Part 5: The First Ride
By Brent Rollins
The first ride is a very exciting and scary moment in training a mustang. This is what you have been waiting for and working towards. It is a day you will remember in the years to come when you and your mustang are headed down the trail together as trusted partners. If you’ve done your ground work faithfully up until now, the first ride should go fairly smoothly.
After you’re saddled and before you mount up, make sure to “work the saddle.” This means move the stirrups, pull on the back cinch, etc. Be sure there are no spots your mustang is apprehensive or spooky about. You won’t need a bridle or bit yet; the first ride should always be done in the halter. This keeps it simple for your horse because it is what he is already familiar and comfortable with. He has been directed with the halter ever since you taught him to lead and to bend.
When you first step up in the stirrup just lay your stomach and most of your weight across the saddle. While up there, pet your mustang all over, move your stirrups again and “check him out.” Do this until both you and the horse gain some confidence and courage. When you decide to swing all the way over don’t hesitate; swing on like you have been doing it the horse’s entire life. Once on the first rule is…get the heck off! Never get on for the first time and start trying to get your mustang to move forward. Make sure you can get off. Get on and off as many times as you want until he stands quiet. Since you’re riding in the halter, you will have to flip the rope over his head to change directions, so practice this a couple times on the ground to make sure it doesn’t bother him. If it does, keep it up until he gets over it.
Now that you have prepared your mustang to go forward, get on and get centered. Don’t just start kicking, as this may startle him and get you bucked off. Start by wiggling your legs on him. This is an in and out motion with your legs, not kicking. You can do this pretty firmly as you want to get him to move, just don’t shove your heels in him. If you normally wear spurs you may want to take them off. This will depend on the type of horse you have. Encourage your mustang to go forward with kisses, clucks and scooting in the saddle. All of your body should be saying “go forward.” When your horse finally starts to move don’t panic and pull on him, simply allow him to walk out and try to keep him walking. If he trots there is no guarantee that he won’t buck, but try to stay calm and let him move forward. In the first ride you are not trying to get any control, you are just getting him used to being ridden and to understand that it is okay. You can work on control later as he progresses.
Some mustangs will take more encouragement to go forward than others, it is fine to tap your horse on the rump to get him moving or have someone help by flagging. If he’s really stuck have someone lead him. If you have a friend with a good solid broke horse it is good to have your friend ride in front of you giving your mustang someone to follow. This buddy will help a spooky or unconfident horse feel more secure. Should your mustang become afraid or start bucking, the other rider might be able to ride in front of him and maybe slow him down or stop him. If nothing else, you have someone to ride with and talk to which will also make you feel more secure.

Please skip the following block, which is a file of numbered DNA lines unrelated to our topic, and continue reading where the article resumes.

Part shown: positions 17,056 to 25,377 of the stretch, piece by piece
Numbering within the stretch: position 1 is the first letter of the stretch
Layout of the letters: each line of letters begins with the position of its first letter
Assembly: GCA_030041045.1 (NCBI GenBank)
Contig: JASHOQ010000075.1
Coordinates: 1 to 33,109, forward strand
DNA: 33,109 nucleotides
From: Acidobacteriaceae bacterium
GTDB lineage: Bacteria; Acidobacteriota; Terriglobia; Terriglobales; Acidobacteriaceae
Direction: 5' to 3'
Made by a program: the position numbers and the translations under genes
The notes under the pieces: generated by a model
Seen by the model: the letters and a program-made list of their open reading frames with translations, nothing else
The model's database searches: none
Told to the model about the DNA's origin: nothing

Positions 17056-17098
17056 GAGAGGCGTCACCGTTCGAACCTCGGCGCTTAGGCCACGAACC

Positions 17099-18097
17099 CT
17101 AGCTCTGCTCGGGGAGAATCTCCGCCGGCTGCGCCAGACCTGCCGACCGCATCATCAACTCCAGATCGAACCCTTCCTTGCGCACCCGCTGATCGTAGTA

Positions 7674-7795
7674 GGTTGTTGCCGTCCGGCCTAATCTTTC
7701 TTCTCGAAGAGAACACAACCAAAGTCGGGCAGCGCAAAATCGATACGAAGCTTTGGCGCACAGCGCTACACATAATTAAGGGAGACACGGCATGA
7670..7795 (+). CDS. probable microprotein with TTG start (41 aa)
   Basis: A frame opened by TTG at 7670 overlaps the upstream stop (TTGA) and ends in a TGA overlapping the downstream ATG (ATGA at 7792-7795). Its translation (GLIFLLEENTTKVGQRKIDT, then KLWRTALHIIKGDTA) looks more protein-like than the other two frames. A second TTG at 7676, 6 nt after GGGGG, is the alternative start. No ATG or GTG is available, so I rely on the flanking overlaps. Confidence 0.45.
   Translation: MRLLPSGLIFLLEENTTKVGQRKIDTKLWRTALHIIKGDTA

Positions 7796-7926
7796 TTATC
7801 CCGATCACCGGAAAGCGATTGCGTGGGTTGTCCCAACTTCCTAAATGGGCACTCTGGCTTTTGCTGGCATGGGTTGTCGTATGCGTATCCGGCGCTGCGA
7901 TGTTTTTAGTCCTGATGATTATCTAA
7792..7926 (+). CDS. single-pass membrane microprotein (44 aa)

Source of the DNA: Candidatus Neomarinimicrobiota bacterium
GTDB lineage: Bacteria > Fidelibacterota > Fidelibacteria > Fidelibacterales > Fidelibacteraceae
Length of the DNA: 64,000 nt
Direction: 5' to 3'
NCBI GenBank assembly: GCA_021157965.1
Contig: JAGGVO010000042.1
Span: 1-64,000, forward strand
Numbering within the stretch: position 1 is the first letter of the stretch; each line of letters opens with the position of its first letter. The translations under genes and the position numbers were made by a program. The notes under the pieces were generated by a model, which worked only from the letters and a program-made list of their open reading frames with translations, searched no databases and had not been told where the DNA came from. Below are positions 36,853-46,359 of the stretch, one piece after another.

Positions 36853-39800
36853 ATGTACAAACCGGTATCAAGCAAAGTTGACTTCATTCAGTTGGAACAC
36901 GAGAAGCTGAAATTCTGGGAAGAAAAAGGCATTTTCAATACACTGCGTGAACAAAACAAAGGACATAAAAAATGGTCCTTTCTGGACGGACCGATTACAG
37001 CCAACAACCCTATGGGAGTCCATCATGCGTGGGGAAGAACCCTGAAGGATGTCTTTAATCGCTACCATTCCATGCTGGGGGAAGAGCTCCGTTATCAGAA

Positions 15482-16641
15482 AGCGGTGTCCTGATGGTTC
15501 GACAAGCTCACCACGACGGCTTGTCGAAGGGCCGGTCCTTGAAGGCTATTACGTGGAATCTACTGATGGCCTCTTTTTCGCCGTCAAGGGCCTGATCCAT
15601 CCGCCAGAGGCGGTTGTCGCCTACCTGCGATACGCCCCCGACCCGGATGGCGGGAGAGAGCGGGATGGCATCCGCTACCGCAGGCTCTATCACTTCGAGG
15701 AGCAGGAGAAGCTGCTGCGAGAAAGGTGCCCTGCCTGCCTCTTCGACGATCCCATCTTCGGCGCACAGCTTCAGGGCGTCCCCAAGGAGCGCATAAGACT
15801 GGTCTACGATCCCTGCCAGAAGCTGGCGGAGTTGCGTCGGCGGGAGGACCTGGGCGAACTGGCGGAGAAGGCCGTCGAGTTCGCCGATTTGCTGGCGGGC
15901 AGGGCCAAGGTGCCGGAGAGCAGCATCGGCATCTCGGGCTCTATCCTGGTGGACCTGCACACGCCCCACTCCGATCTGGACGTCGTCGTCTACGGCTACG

To stop your horse just bend him with the lead and say “whoa.” Bend him until his hind legs disengage and release when he stops. When he stops pet him and let him know he did well. At this point you can either step off or continue riding some more. You don’t have to stay on a long time. If you can just get him ridden—moving out a little and stopping—this is a good accomplishment for his first ride. Continue progressing a little more each day. You can introduce the bit at about ride 3 or 4 when he is getting used to the idea of ridden work. Have fun and try not to get bucked off. With consistency and dedication you will soon have a willing and capable partner for all the things you want to do.
Published May 2014 Issue
Brent Rollins is one of the industry’s leading experts on mustangs. He has been called the “mustang whisperer” by Craig Cameron. Brent is an EXCA cowboy race judge, and Craig Cameron certified Trainer. Brent travels Oregon, Washington and California giving clinics and expos, promoting the mustang and their versatility. He educates adopters and potential adopters on what to expect with their new mustang and deals with misconceptions regarding mustangs and domestic horses. He also helps with problem horses. Brent believes that every horse deserves a chance to be great. For more information about Brent and his program visit www.brhorsemanship.com.